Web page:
Do we get to watch Leo DiCaprio drown in this one, too? That might be worth something.

  10. lordshipmayhem says

    First, won’t they need Phil Collins’ permission to call it “Genesis”? And second, what ship are they going to get as a stand-in for the Ark? If they’re not really concerned with historical accuracy (which they’re not, as they’re filming the story of Genesis, for crissakes), then they could rent the Queen Mary. It’s got a reputation as a happy ship, and to boot, it’s built for transatlantic crossings in winter storms.

  11. Ibis3, féministe avec un titre française de fantaisie says

    Another vote for Not Wanted on the Voyage. It probably has the most accurate depiction of the evil and destructiveness of religion than any other novel I’ve read. Trigger warning: it also contains a very graphic and distressing rape scene, so beware.

  12. cowalker says

    Perhaps Noah will be portrayed as a schizophrenic who thinks God is telling him to build an ark, and he will be so charismatic that he’ll persuade a number of followers to abandon their farming and prepare for a world-wide flood. And there is a flooding of the Tigris and Euphrates that year that is greater in scope than the usual flooding. Most of the boats sink. Some manage to land, and the passengers make their way back to their homes. But Noah’s boat travels far down the rivers, landing on a shore already inhabited by another tribe, which promptly slaughters the entire family.

  13. scenario says

    I’ve always thought they should do a cartoon of the bible exactly as it is. Have open captioning so when they show one of god’s soldier putting a sword through a babies head the viewers can see that it was god’s word to kill the baby.

    Most people don’t read the bible but maybe if you’ve got it on a 30 or 40 disc set, people will watch it and see what they say they believe in.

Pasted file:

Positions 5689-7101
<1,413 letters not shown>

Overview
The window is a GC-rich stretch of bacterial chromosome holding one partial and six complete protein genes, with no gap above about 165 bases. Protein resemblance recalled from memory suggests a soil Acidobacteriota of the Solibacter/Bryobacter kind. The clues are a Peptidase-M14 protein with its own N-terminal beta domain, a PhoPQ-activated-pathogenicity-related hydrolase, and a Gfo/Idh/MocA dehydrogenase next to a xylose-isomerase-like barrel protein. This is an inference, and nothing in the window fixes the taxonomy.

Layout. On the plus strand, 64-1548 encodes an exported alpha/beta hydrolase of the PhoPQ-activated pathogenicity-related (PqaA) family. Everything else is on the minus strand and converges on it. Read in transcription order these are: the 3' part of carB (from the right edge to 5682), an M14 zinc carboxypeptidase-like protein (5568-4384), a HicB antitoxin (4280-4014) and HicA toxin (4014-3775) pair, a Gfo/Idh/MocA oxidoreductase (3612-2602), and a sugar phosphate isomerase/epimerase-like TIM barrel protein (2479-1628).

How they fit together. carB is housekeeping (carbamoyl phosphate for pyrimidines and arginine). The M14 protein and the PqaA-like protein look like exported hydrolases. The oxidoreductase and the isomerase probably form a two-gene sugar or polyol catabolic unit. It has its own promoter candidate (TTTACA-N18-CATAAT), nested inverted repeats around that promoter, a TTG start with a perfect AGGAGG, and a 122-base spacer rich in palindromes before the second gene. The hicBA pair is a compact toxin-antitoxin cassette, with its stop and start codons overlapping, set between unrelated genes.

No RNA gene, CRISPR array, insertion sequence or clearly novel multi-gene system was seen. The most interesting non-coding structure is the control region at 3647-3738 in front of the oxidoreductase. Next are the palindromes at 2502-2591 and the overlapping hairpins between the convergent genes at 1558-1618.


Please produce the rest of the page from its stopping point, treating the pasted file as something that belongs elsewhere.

14. says

    A film about Genesis alone wouldn’t work. However, a Genesis / Call of Cthulhu crossover film would be fucking awesome!

    A few Daleks wouldn’t go amiss either.

  15. says

    Sounds like it could be a healthy contrast to things like Ham’s amusement park celebrating diluvial genocide, actually. He might drive home the psychotic mind of Yahweh, and have Noah and his family barely surviving God’s contempt for humanity, despite his being “favored.”

    It’s a story that has managed to survive for millenia, from well before the Bible, so it seems to have some draw for humans.

    I suspect that Bible apologists should be ready to hate it. The story is a horror, and likely they’ll have to invent all sorts of ad hoc nonsense to make the flood “work.” As long as the huge number of problems are “fixed” in a good non-Biblical manner, it might lay bare the absurdity of the whole thing.

    Glen Davidson

  16. Tabby Lavalamp says

    I’m for it if this movie is a straight up retelling of the story in the Wholly Babble – but it needs to be complete with images of children drowning to confront the religionists with just how horrific a tale it is and what kind of monster their imaginary overlord is in the parts of their book of fables that they gloss over or ignore completely.

  17. PeteJohn says

    I’m not sure this author has ever actually seen The Wrestler or Black Swan. They aren’t really about bodily mutilation for its own sake. They’re about people who are driven to do their rather extreme thing and are willing to sacrifice just about anything to do it. In the case of The Wrestler, it’s Ram’s body and his family. In the case of Black Swan, it’s Nina’s mind. Ram wasn’t gleefully breaking his own fingers (though there is one scene where he’s had it with working in a deli and goes to town on his own hand, which makes perfect sense in the context of the character). And to say there’s no character exploration in either is rather preposterous.